ShareWaste platform allows people to share scraps and compost with members of their local community
The ShareWaste app allows people to share scraps and compost with members of their local community. Photo: Screenshot of ShareWaste website.

Frequently asked questions

How does it work? Doesn’t it smell?

With the right formula, absolutely not. You just need an even mix of brown (shredded paper, dry leaves, straw, woodchips) and green material (food scraps, cut grass, plant cuttings) to aid in the decomposing process. If you open your compost bin and it is a bit smelly, I grab some dry leaves and pop them in, there’s no shame in going out on the street with a little bucket and picking up fallen leaves. It’s for Mother Earth! Also make sure to aerate your compost bin frequently. If you’ve got a freestanding one that’s hard to aerate, this simple DIY compost aerator does the trick.

I keep my food scrap bin outside my back kitchen door as I don’t particularly like the idea of a bucket full of food scraps on my kitchen bench. Of course make sure the bin is closed properly to avoid vermon! This is great in winter however in the warmer months putting a container or brown paper bag in the freezer with your food scraps is a great way to stop them from smelling before taking them out to your compost bin every few days or when it’s full. This is also a great thing to do if especially if you are using the ShareWaste app to avoid dropping off smelly and decomposing food waste.

Does it fill up fast?

Not as quickly as I first thought which surprised me the most as I eat predominantly plant-based meals and produce a lot of food scraps; I was concerned with what I was going to do when the compost actually filled up! Surprisingly everything starts to break down really well meaning there’s plenty of time before you need to consider what to use your beautiful compost for if you don’t have a garden.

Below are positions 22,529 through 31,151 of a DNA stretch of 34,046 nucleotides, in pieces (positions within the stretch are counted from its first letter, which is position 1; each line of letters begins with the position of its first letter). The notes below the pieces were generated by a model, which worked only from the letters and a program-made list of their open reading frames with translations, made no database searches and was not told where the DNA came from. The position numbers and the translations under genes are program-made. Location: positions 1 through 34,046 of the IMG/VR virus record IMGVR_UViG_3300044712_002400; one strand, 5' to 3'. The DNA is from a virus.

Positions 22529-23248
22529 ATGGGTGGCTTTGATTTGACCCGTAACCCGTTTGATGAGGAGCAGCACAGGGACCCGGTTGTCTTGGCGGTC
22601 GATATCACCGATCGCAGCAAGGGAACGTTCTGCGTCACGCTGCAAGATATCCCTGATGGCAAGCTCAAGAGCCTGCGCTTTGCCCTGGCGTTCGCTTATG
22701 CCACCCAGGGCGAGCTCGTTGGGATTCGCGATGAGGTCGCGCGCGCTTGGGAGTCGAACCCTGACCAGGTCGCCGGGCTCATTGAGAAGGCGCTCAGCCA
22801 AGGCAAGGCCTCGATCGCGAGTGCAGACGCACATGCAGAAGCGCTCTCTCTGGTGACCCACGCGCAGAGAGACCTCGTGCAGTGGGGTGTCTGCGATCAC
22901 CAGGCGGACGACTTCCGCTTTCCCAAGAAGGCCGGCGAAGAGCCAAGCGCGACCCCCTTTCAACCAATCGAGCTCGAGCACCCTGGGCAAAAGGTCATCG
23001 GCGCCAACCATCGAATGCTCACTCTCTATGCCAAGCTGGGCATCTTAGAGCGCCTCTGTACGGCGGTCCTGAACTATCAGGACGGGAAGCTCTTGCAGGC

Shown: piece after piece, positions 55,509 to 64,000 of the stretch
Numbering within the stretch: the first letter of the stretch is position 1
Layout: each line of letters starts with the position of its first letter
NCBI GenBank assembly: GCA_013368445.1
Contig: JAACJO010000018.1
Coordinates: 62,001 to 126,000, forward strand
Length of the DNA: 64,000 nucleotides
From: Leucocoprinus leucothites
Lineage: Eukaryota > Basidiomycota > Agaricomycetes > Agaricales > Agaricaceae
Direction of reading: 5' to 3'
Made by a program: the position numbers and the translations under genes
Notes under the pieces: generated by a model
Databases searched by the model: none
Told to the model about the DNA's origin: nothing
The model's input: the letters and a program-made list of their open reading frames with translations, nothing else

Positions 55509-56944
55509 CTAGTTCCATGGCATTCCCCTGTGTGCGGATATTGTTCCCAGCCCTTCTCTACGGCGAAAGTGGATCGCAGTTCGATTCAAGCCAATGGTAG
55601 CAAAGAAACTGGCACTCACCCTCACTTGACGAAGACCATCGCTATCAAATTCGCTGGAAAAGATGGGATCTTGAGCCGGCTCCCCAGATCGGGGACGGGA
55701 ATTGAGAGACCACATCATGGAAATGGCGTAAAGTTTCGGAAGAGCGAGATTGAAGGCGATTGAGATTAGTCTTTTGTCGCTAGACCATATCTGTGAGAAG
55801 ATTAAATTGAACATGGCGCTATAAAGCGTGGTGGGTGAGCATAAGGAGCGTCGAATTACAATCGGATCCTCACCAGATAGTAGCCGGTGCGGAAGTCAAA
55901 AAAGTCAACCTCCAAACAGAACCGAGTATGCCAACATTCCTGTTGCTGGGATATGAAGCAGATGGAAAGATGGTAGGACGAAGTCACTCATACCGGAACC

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Decomposing food waste and scraps not yet ready to be used as fertiliser and needs more time to decompose. Photo: Flickr.

What things can I compost?

There’s a lot more outside of your general food scraps and garden material that can be utilised in your compost bin. Things like shredded paper, lint from your dryer, eggshells, coffee grounds and filters, cardboard, paper towel, tissues, cotton balls, pencil shavings, old clothing made from natural fibres, natural wine cork stoppers, even hair from your hairbrush! Just remember to give your compost bin a helping hand by shredding or cutting everything into smaller pieces.

You can even place compostable mailer bags into you home composting bin; just peel off the labels and in three months time the bag should have broken down. I would suggest cutting up the bags before popping them in to help with the process.

Now that you have your compost bin well under way you can use the resulting fertiliser on your garden beds and in the soil for your pot plants. If you don’t have a garden or aren’t cultivating and indoor garden green thumb, you can share the fertiliser with your neighbours, donate to your local school, community garden or members of your local community by posting about it on Facebook.

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Cover image by Rebecca Murphey.